> The (Not) Gay Movie Club: Carrie [1976] - SNACK: Music, film, arts and culture magazine for Scotland

The (Not) Gay Movie Club: Carrie [1976]

"As soon as that bucket dropped, decades of gay Halloween costumes were born."

Well, here we are: another year of celebrating camp queer classics has flown by, and we find ourselves at the most important time of the year. The season of the witch is upon us, and with it brings the most highly anticipated edition of The (Not) Gay Movie Club. Previous Halloween editions have included ghoulish gems such as Elvira: Mistress of the Dark, Addams Family Values, and Hocus Pocus.

Expectations may be exceedingly high (and rightly so), but this year’s entrant is truly like no other, and arguably our most spinetingling pick. One of the most celebrated horror movies of all time, this gal goes through the ringer and reminds all: don’t mess with the weirdos. Welcome to the stage (and stand away from the splash zone), Brian De Palma’s 1976 thriller Carrie.


CARRIE (1976) | Official Trailer | MGM Studios

Carrie White is the ultimate tormented teen: her mother is an abusive religious fanatic, in the first scene she gets her first period in front of a gaggle of ghoulish bullies in the locker room, and no one really seems to be in her corner except her teacher Miss Collins (because who doesn’t love having their teacher as their best and only friend?). Oh! And she has telekinetic powers. So, when her bullies prank her at prom, dousing her in pig’s blood, she unravels a world of terror and sets the gymnasium ablaze. Suddenly your prom doesn’t seem so bad, huh?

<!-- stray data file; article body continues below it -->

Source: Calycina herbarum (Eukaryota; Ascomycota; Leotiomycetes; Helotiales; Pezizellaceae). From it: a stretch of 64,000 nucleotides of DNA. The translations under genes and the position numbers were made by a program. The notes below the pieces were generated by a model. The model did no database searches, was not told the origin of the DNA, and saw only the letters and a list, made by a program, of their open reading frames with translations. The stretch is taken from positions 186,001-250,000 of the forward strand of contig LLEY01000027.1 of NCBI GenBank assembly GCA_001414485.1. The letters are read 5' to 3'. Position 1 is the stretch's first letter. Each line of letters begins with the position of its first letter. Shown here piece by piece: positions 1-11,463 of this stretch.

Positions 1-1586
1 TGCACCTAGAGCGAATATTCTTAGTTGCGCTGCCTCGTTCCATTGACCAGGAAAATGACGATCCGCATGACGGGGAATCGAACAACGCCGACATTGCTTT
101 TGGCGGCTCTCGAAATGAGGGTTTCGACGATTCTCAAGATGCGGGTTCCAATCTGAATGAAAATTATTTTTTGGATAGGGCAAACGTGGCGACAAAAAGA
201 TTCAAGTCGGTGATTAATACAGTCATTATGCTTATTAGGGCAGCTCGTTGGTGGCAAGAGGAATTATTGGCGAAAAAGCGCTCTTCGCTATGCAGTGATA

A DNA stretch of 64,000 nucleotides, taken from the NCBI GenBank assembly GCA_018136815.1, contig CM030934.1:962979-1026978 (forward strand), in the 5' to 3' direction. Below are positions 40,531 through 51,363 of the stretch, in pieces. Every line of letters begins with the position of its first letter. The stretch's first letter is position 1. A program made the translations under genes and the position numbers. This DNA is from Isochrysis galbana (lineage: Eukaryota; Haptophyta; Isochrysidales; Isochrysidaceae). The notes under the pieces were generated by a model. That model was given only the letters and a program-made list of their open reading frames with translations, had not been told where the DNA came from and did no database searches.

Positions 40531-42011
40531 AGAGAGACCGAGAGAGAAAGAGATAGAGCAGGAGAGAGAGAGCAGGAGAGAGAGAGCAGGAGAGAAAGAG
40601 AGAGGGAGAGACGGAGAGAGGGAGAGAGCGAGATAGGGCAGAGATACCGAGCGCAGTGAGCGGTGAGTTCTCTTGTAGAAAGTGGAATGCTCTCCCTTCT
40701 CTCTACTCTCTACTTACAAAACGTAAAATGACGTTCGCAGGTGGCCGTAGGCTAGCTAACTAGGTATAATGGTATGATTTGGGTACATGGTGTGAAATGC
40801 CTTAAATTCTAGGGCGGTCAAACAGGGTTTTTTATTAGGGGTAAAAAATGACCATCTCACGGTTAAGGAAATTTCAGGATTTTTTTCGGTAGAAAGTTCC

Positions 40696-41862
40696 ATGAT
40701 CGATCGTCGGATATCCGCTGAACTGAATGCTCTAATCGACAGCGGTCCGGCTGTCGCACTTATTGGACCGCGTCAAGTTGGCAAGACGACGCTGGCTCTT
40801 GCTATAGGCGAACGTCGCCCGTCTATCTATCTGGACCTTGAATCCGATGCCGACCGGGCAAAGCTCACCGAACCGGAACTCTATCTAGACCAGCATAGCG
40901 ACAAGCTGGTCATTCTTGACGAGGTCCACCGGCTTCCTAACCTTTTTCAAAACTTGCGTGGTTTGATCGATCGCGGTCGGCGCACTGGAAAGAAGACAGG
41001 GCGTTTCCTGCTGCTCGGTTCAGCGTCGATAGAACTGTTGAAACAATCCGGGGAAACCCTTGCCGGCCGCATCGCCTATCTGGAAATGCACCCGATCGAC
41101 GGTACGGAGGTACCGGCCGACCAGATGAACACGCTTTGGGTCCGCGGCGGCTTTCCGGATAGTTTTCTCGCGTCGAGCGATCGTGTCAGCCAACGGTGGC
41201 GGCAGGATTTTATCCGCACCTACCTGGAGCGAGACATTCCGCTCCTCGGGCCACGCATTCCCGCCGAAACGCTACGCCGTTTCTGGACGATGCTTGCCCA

Sissy Spacek does such an incredible job portraying Carrie’s fragility but becomes utterly horrifying in the film’s final act. Her face and body transition to something so villainous… and we are here for it. As soon as that bucket dropped, decades of gay Halloween costumes were born. The supporting cast is strong and has some iconic faces in the mix.


Sissy Spacek on the set of “Carrie”. (Photo by Sunset Boulevard/Corbis via Getty Images)

Renowned heterosexual John Travolta, for one, looks glorious: he is an absolute 70s dreamboat, even if he veers a little on the sleazy side. Then there’s the film’s unofficial MVP: P.J. Soles as Norma, the iconic red hat-wearing leader of the treacherous teens. She even wears the hat to prom! (Sidenote: why does every 70s teenager look like they are in their 70s?) But we can’t overlook Mrs Margaret White, a role for which Piper Laurie was nominated for an Oscar. She is an inch away from becoming Faye Dunaway in Mommie Dearest (with which we have no issue), but she somehow manages to cultivate empathy for this monstrous mother. Truly, the worst part of Mrs White is not her cruelty, her violence, or her religious fixation, but her hair: straw-like, brittle, and hard to look at, her barnet looks as flammable as a 70s prom decoration.  


70s Dreamboat: John Travolta

But I’d like to dedicate a little space to Miss Collins, played by Betty Buckley, who is the only adult calling out these harpies for their odious antics. The irony of Carrie’s teacher punishing the bullies only to galvanise their cruelty is not lost on us. After all, it is banishing Norma from prom that ultimately drives her to concoct the pig’s blood stunt on Carrie, and we know how that turns out…